Talk:Buick Riviera

From Wikipedia, the free encyclopedia
Jump to navigation Jump to search
WikiProject Automobiles (Rated B-class, Mid-importance)
WikiProject iconThis article is within the scope of WikiProject Automobiles, a collaborative effort to improve the coverage of automobiles on Wikipedia. If you would like to participate, please visit the project page, where you can join the discussion and see a list of open tasks.
B-Class article B  This article has been rated as B-Class on the project's quality scale.
 Mid  This article has been rated as Mid-importance on the project's importance scale.


I incline to reject the accented European spelling of coupe as added in the last edit. The word is never spelled or pronounced that way in the U.S., and the Riviera had no significant presence abroad. Barring good arguments to the contrary, I'll probably revert. RivGuySC 17:29, 4 Jun 2005 (UTC)

I agree - such spelling is out of place in a U.S. model. --SFoskett 00:51, Jun 6, 2005 (UTC)

ArgentLA's last revisions have done a good bit to clean up and organize the article, but I have a couple of doubts. I don't think the '71-'76 run constitues two generations. The only major difference that occured in '74 was the substitution of the notchback roof for the boat-tail. And I'm not sure that the '86 should be said to share the Regal chassis. The Regal didn't go front-drive until '88. RivGuySC 17:46, 12 November 2005 (UTC)

The infobox is good, but there's some confusion as to the competition. I don't think the Cougar is a good choice--it was either a pony car or an intermediate personal luxury car, not in either case competitive with the fullsize Riviera. The Chrysler LeBaron was also too small. There were really ever only five fullsize PLC's - Thunderbird (before '77), Riviera, Toronado, Eldorado, and Mark. Those are what I think should go in the box. RivGuySC 23:47, 20 February 2006 (UTC)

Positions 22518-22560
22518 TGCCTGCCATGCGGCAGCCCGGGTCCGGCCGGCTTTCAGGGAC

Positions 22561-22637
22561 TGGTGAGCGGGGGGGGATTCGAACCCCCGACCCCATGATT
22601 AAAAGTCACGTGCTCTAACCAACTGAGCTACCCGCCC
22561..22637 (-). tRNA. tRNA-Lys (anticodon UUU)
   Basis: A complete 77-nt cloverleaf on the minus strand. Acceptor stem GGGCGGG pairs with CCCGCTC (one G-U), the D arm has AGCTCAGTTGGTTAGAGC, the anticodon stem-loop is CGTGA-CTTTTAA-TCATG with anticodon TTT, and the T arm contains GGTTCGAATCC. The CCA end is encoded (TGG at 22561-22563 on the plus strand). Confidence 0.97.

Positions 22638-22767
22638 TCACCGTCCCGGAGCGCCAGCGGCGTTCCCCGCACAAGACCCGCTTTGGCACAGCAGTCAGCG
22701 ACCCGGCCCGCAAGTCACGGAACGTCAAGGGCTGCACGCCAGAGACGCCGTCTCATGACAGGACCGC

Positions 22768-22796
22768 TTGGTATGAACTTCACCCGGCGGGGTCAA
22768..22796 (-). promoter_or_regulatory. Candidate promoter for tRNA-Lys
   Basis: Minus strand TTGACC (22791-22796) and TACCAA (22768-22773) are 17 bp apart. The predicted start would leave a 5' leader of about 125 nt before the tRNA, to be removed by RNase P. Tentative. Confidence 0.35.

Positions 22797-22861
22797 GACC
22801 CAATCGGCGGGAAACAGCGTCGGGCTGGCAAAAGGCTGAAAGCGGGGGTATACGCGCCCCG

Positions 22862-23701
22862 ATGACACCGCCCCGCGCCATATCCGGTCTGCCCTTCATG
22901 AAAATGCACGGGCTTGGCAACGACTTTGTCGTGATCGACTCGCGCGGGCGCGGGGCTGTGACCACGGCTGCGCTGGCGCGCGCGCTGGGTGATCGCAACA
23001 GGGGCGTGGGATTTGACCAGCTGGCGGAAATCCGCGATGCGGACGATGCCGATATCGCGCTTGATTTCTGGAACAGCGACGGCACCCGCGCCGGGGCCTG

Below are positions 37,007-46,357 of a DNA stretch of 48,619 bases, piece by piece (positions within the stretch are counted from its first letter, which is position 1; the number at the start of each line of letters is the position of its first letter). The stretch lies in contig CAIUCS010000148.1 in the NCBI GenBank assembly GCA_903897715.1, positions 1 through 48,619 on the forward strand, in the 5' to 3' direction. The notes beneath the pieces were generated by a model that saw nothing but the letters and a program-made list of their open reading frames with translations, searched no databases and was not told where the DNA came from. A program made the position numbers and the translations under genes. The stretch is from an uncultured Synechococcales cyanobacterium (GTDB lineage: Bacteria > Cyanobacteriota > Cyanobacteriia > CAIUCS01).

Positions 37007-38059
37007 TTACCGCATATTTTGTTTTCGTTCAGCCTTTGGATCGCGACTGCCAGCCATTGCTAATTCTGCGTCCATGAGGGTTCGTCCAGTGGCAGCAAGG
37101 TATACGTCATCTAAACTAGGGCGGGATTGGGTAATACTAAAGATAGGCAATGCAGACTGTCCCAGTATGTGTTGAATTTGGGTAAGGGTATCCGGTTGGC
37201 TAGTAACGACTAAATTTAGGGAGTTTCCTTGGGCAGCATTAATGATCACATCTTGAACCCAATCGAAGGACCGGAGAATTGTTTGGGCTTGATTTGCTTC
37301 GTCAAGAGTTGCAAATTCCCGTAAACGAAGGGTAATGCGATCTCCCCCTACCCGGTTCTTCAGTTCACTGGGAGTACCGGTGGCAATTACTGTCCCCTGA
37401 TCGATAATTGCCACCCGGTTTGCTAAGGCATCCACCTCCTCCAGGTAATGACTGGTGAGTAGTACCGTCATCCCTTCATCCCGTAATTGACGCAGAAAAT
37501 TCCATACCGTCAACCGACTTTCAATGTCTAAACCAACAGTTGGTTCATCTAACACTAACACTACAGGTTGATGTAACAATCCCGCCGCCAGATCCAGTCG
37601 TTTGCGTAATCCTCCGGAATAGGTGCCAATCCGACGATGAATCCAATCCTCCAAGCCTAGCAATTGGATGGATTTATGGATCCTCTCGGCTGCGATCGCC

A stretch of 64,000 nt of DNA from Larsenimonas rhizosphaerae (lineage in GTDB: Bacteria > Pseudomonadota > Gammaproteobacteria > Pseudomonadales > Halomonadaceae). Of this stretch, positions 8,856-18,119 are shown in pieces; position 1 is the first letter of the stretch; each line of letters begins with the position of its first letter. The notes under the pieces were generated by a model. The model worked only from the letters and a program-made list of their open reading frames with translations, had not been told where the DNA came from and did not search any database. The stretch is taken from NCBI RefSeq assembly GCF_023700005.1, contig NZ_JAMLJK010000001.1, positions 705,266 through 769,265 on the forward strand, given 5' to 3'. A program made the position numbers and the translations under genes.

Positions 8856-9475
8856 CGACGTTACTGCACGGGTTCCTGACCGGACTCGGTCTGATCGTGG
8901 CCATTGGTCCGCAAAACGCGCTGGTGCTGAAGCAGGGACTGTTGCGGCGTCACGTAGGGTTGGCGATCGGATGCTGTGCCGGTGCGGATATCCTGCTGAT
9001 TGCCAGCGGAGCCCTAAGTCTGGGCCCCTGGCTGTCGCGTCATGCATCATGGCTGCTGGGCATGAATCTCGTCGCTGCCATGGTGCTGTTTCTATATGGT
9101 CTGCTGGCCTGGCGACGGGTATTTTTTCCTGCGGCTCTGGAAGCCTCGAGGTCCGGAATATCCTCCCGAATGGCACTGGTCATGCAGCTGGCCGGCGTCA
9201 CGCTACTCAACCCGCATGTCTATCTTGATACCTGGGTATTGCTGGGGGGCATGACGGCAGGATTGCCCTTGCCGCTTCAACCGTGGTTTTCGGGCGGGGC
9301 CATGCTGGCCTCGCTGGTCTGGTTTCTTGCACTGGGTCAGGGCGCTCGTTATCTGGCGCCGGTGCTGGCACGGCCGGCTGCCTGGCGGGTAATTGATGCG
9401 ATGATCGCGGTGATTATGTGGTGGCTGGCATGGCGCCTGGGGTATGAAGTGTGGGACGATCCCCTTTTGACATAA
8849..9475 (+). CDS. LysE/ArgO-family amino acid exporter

Third/Fourth Generation?[edit]

As the article even admits, the Riviera was only reskinned from its "boattail" 1973 look to its notchback look for 1974. That same body shell was used, with the same wheelbase, and some of the front sheetmetal. If the "seventh generation" Riviera remains such after its 1989 update (as it should), the 1974-76 model should be considered as part of the "third generation". If no one objects, I'll make the change. Rhettro76 21:06, 7 May 2007 (UTC)

Yes, but the loss of the boattail design was a HUGE change. Visually, the '73 and '74 are more different than some other vehicles' two generations. I think they should remain separate. --Sable232 00:23, 8 May 2007 (UTC)
I would agree that it was a notable change, and it should be noted. And maybe it's just me, but calling it a different "generation" when all of the mechanicals and many of the body panels carried over is overstating things a bit. Maybe if it was called Series II or Mark II or version II of its third generation would be more accurate. In reality, the changes from 1988 to 89 were just as extensive. Thoughts? Rhettro76 18:30, 8 May 2007 (UTC)

Origins of the personal luxury car[edit]

This section has some serious factual and stylistic errors. Corporations don't "feel" anything. GM may have identified a market for a personal luxury car in the 1950's, but it didn't feel anything. Also in the 1950's the Ford Thunderbird was a two door, two place roadster more in the league of the Corvette of the same era. The whole section should either be rewritten with appropriate references or scrapped as a duplication of the Wiki article on Personal Luxury Cars. —Preceding unsigned comment added by Inkpeninmd (talkcontribs) 22:40, 30 July 2008 (UTC)